Saturn V | Apollo 8

National Aeronautics and Space Administration launch of a Saturn V Rocket

Watch Launch Video 1   |   Video 2   |   Video 3   |   Video 4

National Aeronautics and Space Administration was scheduled to launch a Saturn V rocket as part of the Apollo 8 mission. The launch window for the Human Exploration mission was on Sat, Dec 21st, 1968, 7:51 AM EST from Launch Complex 39A, Kennedy Space Center, FL. The status of the launch was Success. Don’t miss this exciting rocket launch! Watch the launch video of the Saturn V and experience the excitement for yourself.

Mission

Apollo 8

Apollo 8 was the first flight of the mighty Saturn V launch vehicle key to human exploration of the moon. The three-astronaut crew — Commander Frank Borman, Command Module Pilot James Lovell, and Lunar Module Pilot William Anders. This Mission was the first manned spacecraft to orbit the moon.

Location

Launch Complex 39A, Kennedy Space Center, FL

Kennedy Space Center, FL, USA

Rocket

Saturn V

The Saturn V was a human-rated expendable rocket used by NASA between 1967 and 1973. Most notably, the Saturn V took the Apollo program to the Moon. It still remains the world's tallest, heaviest, and most powerful rocket ever brought to operational status and is the only launch vehicle to take humans beyond LEO.

National Aeronautics and Space Administration

The National Aeronautics and Space Administration is an independent agency of the executive branch of the United States federal government responsible for the civilian space program, as well as aeronautics and aerospace research. NASA have many launch facilities but most are inactive. The most commonly used pad will be LC-39B at Kennedy Space Center in Florida.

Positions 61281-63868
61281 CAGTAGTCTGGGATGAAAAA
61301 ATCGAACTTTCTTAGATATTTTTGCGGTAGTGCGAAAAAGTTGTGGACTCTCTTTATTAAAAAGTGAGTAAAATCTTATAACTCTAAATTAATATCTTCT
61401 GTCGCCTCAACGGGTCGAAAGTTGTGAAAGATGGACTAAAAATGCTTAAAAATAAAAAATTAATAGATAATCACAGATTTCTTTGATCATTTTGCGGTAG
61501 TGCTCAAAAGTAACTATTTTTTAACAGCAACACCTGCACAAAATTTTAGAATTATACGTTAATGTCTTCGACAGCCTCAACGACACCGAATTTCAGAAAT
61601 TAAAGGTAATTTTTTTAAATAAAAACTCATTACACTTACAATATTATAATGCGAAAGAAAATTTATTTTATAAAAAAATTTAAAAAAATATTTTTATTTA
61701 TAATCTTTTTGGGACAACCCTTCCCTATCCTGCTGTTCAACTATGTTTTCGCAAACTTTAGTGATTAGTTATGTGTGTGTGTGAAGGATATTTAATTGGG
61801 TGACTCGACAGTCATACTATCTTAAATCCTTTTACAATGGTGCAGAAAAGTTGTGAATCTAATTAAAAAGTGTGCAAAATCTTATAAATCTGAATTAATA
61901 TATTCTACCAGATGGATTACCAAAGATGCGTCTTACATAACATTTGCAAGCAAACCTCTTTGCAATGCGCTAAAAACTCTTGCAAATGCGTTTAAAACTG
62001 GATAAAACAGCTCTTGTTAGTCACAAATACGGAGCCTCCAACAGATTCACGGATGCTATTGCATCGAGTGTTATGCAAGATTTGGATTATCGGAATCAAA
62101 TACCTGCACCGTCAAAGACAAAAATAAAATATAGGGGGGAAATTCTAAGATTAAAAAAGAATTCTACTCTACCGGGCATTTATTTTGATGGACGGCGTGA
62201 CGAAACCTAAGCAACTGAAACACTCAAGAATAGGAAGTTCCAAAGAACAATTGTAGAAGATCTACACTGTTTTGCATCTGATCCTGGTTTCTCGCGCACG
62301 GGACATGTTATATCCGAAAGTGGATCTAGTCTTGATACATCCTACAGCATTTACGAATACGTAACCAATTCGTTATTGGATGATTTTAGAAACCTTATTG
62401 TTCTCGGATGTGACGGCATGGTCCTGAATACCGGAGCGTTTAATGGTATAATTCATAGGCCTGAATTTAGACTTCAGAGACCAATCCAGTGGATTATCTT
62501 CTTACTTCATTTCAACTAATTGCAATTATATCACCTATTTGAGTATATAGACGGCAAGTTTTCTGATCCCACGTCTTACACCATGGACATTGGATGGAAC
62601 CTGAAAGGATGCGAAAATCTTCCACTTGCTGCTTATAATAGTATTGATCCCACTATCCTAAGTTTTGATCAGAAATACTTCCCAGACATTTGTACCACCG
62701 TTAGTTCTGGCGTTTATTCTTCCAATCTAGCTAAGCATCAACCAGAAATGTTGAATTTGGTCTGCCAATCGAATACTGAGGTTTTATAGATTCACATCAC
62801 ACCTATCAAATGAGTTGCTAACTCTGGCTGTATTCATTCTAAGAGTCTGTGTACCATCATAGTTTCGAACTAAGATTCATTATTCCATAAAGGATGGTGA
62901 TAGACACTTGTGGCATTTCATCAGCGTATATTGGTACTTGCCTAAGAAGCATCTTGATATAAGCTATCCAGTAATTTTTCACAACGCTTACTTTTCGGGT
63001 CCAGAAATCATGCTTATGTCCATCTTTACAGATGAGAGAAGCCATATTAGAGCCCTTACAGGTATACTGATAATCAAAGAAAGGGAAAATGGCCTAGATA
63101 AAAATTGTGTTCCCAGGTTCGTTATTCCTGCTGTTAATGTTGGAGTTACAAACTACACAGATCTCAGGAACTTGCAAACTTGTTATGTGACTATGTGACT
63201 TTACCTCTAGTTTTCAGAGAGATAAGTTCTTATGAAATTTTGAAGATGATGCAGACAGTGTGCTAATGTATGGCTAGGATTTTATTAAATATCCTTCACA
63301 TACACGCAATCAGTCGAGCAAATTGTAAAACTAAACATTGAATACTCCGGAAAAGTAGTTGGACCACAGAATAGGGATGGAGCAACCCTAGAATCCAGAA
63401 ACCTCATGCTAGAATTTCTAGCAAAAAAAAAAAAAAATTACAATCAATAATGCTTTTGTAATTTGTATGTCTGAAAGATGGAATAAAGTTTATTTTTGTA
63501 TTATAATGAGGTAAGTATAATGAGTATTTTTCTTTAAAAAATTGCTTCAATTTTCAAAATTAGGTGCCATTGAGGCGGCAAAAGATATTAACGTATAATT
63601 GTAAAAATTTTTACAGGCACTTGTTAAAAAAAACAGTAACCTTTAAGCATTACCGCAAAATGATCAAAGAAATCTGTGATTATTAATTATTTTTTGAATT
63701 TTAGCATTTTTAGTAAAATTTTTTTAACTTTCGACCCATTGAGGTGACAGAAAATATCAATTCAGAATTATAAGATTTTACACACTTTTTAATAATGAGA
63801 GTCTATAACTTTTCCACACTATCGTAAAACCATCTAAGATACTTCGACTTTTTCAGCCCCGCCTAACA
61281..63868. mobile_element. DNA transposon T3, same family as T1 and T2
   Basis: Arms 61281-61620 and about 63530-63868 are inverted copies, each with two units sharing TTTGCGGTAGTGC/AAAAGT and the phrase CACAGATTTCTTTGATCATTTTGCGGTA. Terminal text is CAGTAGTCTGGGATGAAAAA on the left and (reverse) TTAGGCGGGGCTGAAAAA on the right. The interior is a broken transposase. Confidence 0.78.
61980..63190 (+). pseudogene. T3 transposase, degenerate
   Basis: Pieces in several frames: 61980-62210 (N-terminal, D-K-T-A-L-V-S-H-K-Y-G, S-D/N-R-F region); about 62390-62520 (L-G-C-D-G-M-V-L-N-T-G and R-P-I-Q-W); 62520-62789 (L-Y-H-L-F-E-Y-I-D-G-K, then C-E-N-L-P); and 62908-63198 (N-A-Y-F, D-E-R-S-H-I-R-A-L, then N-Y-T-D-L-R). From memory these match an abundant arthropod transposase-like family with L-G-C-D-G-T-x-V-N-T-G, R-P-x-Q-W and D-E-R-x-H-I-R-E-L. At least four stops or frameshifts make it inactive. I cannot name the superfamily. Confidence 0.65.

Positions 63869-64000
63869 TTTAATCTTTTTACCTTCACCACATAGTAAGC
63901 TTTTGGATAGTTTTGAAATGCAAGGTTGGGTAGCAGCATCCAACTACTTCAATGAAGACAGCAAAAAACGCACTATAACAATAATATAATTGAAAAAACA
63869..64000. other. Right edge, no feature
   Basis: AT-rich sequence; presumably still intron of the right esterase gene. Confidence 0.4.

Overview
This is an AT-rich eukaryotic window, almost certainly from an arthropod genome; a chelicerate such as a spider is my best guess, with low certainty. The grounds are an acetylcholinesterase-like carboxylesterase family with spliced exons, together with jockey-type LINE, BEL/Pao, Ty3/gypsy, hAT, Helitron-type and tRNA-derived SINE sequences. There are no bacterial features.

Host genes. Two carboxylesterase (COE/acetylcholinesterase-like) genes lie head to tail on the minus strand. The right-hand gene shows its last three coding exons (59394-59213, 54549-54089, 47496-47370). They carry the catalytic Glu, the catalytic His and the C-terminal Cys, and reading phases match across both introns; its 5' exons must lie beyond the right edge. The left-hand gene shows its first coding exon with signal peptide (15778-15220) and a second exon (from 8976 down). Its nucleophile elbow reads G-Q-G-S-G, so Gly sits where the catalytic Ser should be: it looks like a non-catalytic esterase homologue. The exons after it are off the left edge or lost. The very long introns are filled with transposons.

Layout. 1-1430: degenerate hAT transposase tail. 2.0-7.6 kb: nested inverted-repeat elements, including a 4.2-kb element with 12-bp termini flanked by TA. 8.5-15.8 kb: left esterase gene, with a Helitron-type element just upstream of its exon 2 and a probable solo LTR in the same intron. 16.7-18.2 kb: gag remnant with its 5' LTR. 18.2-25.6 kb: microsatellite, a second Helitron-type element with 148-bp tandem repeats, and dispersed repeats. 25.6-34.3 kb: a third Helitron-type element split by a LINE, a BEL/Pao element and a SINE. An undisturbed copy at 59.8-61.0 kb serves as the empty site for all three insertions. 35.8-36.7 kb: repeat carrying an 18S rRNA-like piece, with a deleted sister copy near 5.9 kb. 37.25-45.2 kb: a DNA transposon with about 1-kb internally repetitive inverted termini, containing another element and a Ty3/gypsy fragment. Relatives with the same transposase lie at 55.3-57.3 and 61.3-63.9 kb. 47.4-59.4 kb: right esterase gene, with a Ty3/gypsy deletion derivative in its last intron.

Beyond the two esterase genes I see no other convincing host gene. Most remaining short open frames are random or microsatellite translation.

Crew

Frank Borman

Frank Borman

Commander - American

Frank Frederick Borman II is a retired United States Air Force pilot, aeronautical engineer, test pilot, and NASA astronaut, best remembered as the Commander of Apollo 8, the first mission to fly around the Moon, making him, along with crew mates Jim Lovell and Bill Anders, the first of only 24 humans to do so. Before flying on Apollo, he set a fourteen-day spaceflight endurance record on Gemini 7, and also served on the NASA review board which investigated the Apollo 1 fire. After leaving NASA, he was the Chief Executive Officer (CEO) of Eastern Air Lines from 1975 to 1986. Borman is a recipient of the Congressional Space Medal of Honor. He is currently the oldest living former American astronaut, just eleven days older than fellow astronaut Jim Lovell.

Jim Lovell

Jim Lovell

Command Module Pilot - American

James Arthur Lovell Jr. is a former NASA astronaut, Naval Aviator, and retired Navy captain. Lovell is known for being the commander of the ill-fated Apollo 13 mission, which suffered a critical failure en route to the Moon but was brought back safely to Earth through the efforts of the crew and mission control. In addition to being part of the Apollo 13 crew, Lovell was the command module pilot of Apollo 8, the first Apollo mission to enter lunar orbit.

William Anders

William Anders

Lunar Module Pilot - American

William Alison "Bill" Anders is a retired United States Air Force Major general, former electrical engineer, nuclear engineer, NASA astronaut, and businessman. He is known for being one of the first three persons to leave low Earth orbit and travel to the Moon in Apollo 8 along with fellow astronauts Frank Borman and Jim Lovell as well as for photographing the iconic image, Earthrise. Apart from his professional and military careers, Anders was the U.S. Ambassador to Norway from 1976 to 1977 under President Gerald Ford.

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